Tag Archives: Mandarin

Sea food

How to survive as a vegetarian in China!

Last year, I spent about 3 months in Shanghai on an exchange programme, and then another month back-packing across Beijing, Guangzhou, Shenzen, Hong Kong etc…

There is no denying the fact that China is a culinary paradise! But, the Chinese love their meat, and almost every dish would have some meat – limiting the options for a vegetarian like me.
Being a food lover, there was no way I was going back without trying out some local food.
I learned how to survive as a vegetarian in China, yet sample the local cuisine, and more importantly, not go hungry!

Local eateries

Explaining the term ‘vegetarian’

If you are living or traveling as a vegetarian in China, there are two important things that you should be aware of:

  1. The term ‘vegetarian’ itself has a different meaning in China than what you would expect in certain other parts of the world or in India for example
  2. Even dishes which may not say ‘meat’ on the face may be cooked in chicken broth or contain minced meat or have fish sauce in them.

So, here are some ways by which I got my way around and loved it!

  1. Say more than just ‘vegetarian’ () – At the cost of going over-board, describe what exactly can you eat, and what you cannot.
    1. I don’t eat meat = Wǒ bu chī ròu (meat = ròu)
      • I don’t eat pork = Wǒ bù chī zhūròu
      • I don’t eat chicken = Wǒ bù chī ròu
    2. I don’t eat sea-food = Wǒ bù chī hǎixiān (seafood = hǎixiān)
      • I don’t eat fish = Wǒ bù chī
    3. I eat vegetables – Wǒ chī shūcài
    4. I eat eggs (chicken eggs) – Wǒ chī jīdàn

Remember that tones are important while saying these words. The underlined words can be found in our talking dictionary for pronunciation reference.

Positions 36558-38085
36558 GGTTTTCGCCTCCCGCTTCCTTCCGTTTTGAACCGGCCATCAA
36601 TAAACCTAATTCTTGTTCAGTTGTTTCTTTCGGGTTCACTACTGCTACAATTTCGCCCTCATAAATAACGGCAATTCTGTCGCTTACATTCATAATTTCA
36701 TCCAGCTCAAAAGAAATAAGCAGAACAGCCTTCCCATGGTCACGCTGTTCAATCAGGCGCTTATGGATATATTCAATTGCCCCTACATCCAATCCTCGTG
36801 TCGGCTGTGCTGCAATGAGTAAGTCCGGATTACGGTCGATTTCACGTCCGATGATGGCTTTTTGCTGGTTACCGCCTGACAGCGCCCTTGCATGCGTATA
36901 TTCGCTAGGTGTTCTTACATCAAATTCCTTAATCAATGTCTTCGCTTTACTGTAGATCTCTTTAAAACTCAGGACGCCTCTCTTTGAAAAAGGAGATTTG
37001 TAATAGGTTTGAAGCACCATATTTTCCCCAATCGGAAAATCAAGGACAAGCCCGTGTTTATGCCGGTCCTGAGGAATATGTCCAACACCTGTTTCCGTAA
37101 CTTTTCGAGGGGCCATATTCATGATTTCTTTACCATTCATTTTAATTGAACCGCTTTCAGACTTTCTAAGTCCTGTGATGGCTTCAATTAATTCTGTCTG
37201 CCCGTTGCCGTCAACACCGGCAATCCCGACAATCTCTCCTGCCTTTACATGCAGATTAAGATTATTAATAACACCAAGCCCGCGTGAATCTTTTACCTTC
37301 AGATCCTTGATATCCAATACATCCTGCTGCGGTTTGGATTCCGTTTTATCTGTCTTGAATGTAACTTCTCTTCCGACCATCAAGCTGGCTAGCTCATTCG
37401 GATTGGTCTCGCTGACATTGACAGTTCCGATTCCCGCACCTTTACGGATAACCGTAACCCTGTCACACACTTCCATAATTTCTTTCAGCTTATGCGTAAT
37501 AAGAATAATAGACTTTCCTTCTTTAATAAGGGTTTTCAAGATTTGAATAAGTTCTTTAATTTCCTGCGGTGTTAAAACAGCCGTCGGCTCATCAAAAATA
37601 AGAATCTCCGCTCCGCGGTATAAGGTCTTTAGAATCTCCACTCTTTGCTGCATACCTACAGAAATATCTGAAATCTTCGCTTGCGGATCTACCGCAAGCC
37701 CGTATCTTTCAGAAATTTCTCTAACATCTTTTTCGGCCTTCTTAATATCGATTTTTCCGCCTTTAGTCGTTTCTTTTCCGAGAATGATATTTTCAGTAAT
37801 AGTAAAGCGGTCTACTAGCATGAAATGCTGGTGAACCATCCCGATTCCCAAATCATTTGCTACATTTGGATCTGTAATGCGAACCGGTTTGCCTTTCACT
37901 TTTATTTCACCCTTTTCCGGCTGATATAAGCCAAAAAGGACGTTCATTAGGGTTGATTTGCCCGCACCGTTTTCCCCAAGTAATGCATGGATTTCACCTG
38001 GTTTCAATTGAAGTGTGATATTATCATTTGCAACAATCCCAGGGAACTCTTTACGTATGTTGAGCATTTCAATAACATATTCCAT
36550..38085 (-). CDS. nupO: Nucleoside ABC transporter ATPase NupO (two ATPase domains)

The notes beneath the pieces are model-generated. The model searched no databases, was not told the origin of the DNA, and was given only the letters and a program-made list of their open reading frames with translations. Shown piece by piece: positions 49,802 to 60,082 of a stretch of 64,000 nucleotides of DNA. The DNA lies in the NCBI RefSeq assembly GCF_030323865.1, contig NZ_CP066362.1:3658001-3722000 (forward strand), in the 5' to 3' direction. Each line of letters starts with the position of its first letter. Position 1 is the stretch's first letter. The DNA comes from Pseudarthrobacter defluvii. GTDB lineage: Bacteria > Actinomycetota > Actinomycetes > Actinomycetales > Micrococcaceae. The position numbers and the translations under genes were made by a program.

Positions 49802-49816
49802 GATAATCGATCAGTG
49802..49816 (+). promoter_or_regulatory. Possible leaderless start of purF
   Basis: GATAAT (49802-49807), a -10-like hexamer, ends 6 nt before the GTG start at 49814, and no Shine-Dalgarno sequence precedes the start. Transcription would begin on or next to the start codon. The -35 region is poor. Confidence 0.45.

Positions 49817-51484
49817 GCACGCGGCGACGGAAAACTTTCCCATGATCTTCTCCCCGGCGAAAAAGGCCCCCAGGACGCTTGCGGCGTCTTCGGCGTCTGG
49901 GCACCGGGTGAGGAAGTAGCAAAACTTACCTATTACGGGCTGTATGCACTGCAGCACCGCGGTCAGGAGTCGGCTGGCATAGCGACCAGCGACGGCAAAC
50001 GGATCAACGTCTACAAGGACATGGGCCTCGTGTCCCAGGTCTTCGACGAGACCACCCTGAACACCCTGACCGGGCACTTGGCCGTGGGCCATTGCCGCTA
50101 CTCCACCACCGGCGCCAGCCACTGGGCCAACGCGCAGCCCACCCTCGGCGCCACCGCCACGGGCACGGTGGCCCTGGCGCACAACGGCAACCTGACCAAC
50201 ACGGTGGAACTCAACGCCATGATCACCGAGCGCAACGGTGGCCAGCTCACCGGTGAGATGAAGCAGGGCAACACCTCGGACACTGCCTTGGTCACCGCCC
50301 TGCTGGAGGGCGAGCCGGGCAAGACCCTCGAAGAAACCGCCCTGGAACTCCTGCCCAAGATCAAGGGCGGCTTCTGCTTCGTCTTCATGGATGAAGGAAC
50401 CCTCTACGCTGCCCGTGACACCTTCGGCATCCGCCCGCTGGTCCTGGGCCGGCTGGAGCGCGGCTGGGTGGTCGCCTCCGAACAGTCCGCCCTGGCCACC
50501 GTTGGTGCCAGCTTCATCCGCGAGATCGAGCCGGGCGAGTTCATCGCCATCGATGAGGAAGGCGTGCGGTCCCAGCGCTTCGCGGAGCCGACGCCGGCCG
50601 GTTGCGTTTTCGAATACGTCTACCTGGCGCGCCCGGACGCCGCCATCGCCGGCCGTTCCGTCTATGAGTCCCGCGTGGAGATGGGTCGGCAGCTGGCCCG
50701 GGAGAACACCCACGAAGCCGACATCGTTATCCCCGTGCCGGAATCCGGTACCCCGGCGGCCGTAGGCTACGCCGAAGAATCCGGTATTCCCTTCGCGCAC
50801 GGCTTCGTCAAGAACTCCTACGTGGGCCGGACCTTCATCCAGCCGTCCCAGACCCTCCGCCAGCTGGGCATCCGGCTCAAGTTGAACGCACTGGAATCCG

Finding vegetarian restaurants

Although a rare sight, there are some vegetarian restaurants in almost all major cities in China.

  1. Buddhist Temples: China has a large Buddhist population. Almost all Buddhist temples have vegetarian restaurants inside them. These restaurants also contribute to the funds for running the temples. You’d find a variety of vegetarian delicacies and some very creative and interesting meat substitutes using tofu (for the much needed protein). Some of my favorites were the Jade Buddha Temple in Shaghai and The Chi Lin Nunnery in Hong Kong
  2. Happy cow website: (http://www.happycow.net/asia/china/) This website is a savior for vegetarians. I suggest you bookmark it :) . Happy cow helps in searching for vegetarian and vegan restaurants and stores

Ordering vegetarian in normal restaurants

If you are traveling or living in China, then restricting yourself to vegetarian restaurants may be limiting – specially if you have friends who aren’t vegetarians.
There are some common vegetarian dishes that were available in most of the restaurants I had food in. Some of the vegetarian Chinese dishes are absolutely delicious! Most places that I tried (be it fancy restaurants or road side eateries), the staff is usually friendly enough to pay attention to your request provided you are clear enough and polite :)